We paid our workers to make meals for the community, while shifting to delivery and carry-out, and ensuring that every partner in Cook It Forward was compensated equitably.
We were closed from March 17, 2020, until the first week of May. I announced my candidacy on Mother’s Day.
I think restaurant workers are inherently committed to care. What that looks like, and how it’s defined, should be connected to politics. Income disparities, housing, public transportation—what directly impacts the service industry workforce impacts the workforce across Wisconsin too.
As a member of the minority Democratic party, we aren’t always the governing group. We work within a legislature that is run by authoritarian Republican rule. My job, as a member of the working class and in the hospitality industry, is to really help people see that all of our issues are connected, and that our communities are caring for each other when our politicians are leaving us behind. Not only do I deeply want to understand what you’re going through, but—as a restaurant owner, a restaurant worker, a mom—I already have experienced what you have as well.
In Green Bay, with State Representative Kristina M. Shelton and State Senator Chris Larson, we introduced the “Healthy School Meals for All” Act. It will reimburse Wisconsin public and private schools who qualify for the free breakfast and free lunch program, and extend the federal reimbursement. It guarantees, regardless of ability to pay, that every child in a Wisconsin school has a healthy breakfast and lunch during the school year. This is something that was deeply personal to me as a member of the food service industry—that we made this legislation not only for our children, but also for our food industry workers, our farmers, and the broader food service ecosystem.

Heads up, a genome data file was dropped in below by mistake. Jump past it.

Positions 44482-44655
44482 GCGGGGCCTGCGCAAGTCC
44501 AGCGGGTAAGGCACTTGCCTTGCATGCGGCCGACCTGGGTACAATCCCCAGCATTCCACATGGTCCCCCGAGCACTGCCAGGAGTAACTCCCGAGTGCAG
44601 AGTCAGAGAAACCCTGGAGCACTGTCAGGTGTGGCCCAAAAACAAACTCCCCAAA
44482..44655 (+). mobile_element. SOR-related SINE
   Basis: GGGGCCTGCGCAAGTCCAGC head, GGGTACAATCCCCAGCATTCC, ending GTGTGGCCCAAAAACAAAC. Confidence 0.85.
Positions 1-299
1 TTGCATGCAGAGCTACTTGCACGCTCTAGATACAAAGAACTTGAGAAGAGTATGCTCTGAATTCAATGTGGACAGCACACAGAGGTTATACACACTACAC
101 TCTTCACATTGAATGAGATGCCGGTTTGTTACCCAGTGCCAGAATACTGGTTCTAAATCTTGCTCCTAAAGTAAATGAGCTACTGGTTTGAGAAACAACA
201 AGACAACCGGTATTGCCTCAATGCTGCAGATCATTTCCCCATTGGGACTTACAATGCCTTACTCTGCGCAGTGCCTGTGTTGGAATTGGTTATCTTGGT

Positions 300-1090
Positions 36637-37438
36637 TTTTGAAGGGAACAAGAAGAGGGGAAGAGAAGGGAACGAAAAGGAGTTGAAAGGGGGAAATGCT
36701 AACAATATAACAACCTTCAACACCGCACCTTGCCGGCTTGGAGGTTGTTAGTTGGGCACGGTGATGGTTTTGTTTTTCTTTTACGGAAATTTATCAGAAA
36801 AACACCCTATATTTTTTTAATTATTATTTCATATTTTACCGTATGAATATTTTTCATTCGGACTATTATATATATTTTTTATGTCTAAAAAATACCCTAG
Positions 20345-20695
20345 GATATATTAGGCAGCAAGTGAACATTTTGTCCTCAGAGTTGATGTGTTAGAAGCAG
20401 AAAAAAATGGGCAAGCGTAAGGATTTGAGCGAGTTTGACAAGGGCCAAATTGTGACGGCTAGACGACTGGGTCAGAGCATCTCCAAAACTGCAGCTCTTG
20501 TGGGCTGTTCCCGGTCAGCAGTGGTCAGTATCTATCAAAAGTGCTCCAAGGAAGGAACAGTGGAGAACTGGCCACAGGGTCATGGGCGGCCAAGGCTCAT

We introduced a bill that will give grants to Wisconsin counties for down payments on homes that would extend to those who qualify under the federal poverty level. We also introduced the Due Diligence Act, which would help prevent evictions by requiring both landlords and tenants to apply for federal rental relief prior to the landlord issuing an eviction notice. One of the first resolutions we introduced was the Economic Justice Bill of Rights, which is really a toolkit of our progressive values. We view it as a message that all Wisconsinites—regardless of what industry they’re in—have a right to affordable housing, high quality healthcare, and accessible public education, and should live free of discrimination regardless of their background.